I’ve always been really interested in stories and their power to shape history. A great example of this is the Bible and how the stories within it and other religious texts continue to shape our world and our beliefs. Or the role of science fiction comic book stories (like Mr. Skygack, from Mars, 1907) in the beginning of the 1900’s, inspiring the generation that eventually took us to space.
Stories are what guides humanity’s efforts in different directions.
There are so many designers, thinkers, writers, engineers, institutions, charities… you name it, all trying to create a new world paradigm, a new story, to combat what has been called the anthropocene. (from anthropo, for “man,” and cene, for “new”. This term refers to the epoch where humans have altered the atmosphere, depleted resources and caused mass animal and plant extinctions.)
My personal contribution to an alternative is through Design.
I currently teach first years of the Product Design course at Nottingham Trent University and they recently had a brief about upcycling. It was really interesting because a lot of the students struggled to create relevant and impactful solutions. And they are not alone. Professional designers struggle too. It’s hard to give old materials new identities.
Sometimes, upcycling gets interpreted as reusing the waste material in a slightly different application. So, a waste fabric ends up in dog leashes. The kind of upcycling I like is when the waste material is taken to its basic form and from that point, it is used as a raw resource for higher-end applications or for mass-manufactured goods. For example, paper is repulped and completely reshaped into new applications, or it is burned and taken to a different material state, reshaped and reused in a new way. My approach is from the point of view of giving waste materials new identities.
In my point of view, upcycling tries to put a band-aid on the problem of waste. It doesn’t address the underlying reason for it. Waste is a problem of culture, of perspective. Like Victor Papanek said back in the 70’s, we throw away what we fail to value.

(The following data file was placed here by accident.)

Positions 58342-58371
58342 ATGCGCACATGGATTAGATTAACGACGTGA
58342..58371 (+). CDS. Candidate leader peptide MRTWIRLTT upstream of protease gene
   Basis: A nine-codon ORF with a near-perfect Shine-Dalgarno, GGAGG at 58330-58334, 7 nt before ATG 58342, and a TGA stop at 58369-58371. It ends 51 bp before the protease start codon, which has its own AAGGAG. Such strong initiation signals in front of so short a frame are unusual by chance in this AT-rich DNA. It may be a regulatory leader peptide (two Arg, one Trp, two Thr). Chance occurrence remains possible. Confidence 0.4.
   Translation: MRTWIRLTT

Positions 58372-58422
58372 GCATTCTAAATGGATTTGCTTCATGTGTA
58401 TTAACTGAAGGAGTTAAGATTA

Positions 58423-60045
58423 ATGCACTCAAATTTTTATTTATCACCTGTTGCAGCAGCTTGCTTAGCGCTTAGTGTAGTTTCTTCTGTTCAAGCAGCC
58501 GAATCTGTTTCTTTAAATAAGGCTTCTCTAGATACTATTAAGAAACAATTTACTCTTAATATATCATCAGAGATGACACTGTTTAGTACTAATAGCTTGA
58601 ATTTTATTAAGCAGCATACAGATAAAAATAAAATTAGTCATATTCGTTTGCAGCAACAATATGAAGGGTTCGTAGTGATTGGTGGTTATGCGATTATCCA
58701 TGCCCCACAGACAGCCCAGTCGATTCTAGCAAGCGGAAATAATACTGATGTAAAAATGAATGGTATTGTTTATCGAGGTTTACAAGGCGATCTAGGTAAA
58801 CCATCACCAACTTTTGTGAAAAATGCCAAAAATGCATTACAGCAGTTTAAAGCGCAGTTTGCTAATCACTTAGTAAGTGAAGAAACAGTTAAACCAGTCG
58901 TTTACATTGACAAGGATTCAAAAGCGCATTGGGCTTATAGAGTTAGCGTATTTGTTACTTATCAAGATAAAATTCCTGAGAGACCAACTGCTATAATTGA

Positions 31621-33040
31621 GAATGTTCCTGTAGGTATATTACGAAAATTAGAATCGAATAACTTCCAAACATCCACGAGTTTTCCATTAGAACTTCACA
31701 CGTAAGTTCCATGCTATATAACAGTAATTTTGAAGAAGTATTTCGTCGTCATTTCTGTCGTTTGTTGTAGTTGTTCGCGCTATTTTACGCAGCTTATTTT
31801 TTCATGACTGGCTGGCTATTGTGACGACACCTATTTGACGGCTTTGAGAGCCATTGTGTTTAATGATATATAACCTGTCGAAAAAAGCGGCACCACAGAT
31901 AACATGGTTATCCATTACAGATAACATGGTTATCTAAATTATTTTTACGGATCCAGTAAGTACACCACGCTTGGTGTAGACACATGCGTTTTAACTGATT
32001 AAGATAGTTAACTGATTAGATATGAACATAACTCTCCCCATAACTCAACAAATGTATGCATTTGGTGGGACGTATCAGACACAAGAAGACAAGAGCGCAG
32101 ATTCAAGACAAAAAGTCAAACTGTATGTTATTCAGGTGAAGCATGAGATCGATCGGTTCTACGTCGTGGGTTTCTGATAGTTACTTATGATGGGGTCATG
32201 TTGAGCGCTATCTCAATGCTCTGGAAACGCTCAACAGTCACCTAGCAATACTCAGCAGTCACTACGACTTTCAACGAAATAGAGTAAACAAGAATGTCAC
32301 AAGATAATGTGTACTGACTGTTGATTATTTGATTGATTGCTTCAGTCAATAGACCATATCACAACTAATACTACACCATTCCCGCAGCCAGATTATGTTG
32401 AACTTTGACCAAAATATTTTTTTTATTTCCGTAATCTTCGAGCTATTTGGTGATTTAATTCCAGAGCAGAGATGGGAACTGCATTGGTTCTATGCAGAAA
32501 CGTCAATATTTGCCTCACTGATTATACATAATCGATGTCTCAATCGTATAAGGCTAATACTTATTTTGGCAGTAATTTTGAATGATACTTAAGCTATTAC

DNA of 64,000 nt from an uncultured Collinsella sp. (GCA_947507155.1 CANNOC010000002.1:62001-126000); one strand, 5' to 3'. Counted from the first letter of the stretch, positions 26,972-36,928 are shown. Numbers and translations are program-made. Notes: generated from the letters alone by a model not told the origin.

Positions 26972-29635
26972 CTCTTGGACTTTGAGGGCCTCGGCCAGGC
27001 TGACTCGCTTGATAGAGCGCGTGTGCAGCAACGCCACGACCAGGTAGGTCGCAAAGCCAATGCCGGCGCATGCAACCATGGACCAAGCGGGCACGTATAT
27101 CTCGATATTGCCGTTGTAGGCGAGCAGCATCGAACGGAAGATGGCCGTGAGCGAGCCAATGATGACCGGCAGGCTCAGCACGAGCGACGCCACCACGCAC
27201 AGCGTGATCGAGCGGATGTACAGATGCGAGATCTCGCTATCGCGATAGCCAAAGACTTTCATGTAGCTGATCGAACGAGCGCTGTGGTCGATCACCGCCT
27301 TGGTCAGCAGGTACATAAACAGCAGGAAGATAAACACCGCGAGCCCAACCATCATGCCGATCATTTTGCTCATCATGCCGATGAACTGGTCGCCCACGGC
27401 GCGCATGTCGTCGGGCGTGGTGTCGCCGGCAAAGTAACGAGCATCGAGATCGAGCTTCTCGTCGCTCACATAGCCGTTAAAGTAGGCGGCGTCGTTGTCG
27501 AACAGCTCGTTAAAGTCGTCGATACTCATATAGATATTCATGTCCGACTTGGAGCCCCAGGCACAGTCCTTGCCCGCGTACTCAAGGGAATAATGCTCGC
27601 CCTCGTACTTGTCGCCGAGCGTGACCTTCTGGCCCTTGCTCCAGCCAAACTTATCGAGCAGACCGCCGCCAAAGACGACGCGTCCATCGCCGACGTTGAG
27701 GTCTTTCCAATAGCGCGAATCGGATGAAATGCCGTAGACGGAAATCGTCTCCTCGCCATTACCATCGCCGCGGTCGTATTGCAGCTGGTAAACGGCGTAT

Mainstream ideas about sustainable living, recycling, reusing, using resources carefully, etc… all of these are 30 or more years old. In 1972, a study called Limits to Growth was commissioned by The Club of Rome. It basically showed the results of a computer simulation that analysed the amount of available natural resources versus the rate of consumption and established we cannot consume at the same rate and expect the earth to sustain us all. This was 46 years ago, before the 80’s and 90’s consumerist craze, before the rise of the wealthy classes in China and India and Amazon.com.
For some scientists, like Guy McPherson (Professor Emeritus of Natural Resources and Ecology & Evolutionary Biology at Arizona State University), it’s too late to do anything. They argue that the damage has been done and we must, instead, focus on living ethically and with kindness and wait for the irreparably damaged earth to get rid of us all. If you want to know more about this take a look at the video below. I do suggest you have a seat first!
But even with all the empirical data and all the evidence, we still don’t have a narrative strong enough to transform how we live with nature. We are still today, depleting finite resources, continuing to burn fuel, using more and more plastics, cutting down forests, polluting the seas and rivers… the list goes on.
I like to think that, although we are in many respects ‘over the threshold’ and will have to deal with increasingly devastating natural disasters, humanity will continue. And I guess the challenge today is to make sure that the chunk of humanity that does survive has a paradigm that empowers humans and nature as well.
And there lies the problem, we think we are separate from nature, that somehow we are outsiders contemplating nature from a distance, using it as a resource. Monetizing it. This has been our paradigm for a long long time. We have lost our roots to nature. We are not connected anymore.
Perhaps we need a new language, a new way to conceive our world. One that will force us to revert to a more primaeval state of mind where all we cared about was to understand nature and its cycles and living in accordance with them. We need nature to become Nature again in our language.
Or maybe we need better stories, an ancient book, like the Bible. A Sacred Book of Nature that will provide the framework and language we need to finally change the paradigm. I think an archaeologist should find this ancient book buried somewhere under a pyramid inscribed with an ancient language and have all the scientist agree on its authenticity. This sacred book would be made up of all the knowledge we can gather from the still remaining tribes and cultures that today continue to live in harmony with Nature and gives us a guideline for a sustainable future.
I think it’s time there was a Unified Green Field… or something like that. Like in Physics there is the Unified Field Theory that joins the fundamental forces and particles in one field, in the same way, we should have a unifying narrative that joining all the efforts everyone is doing toward living sustainably, consuming less, reconnecting with Nature, protecting animals, going vegan. All in one massive, coherent story.
It might not be enough, and like McPherson says, it’s already too late. But at least will leave this earth with the right intention and if there are any survivors, hopefully they will carry the seedlings of a paradigm that will never, ever make the same mistake we already have.
Diana Simpson Hernandez
Designers for Humanity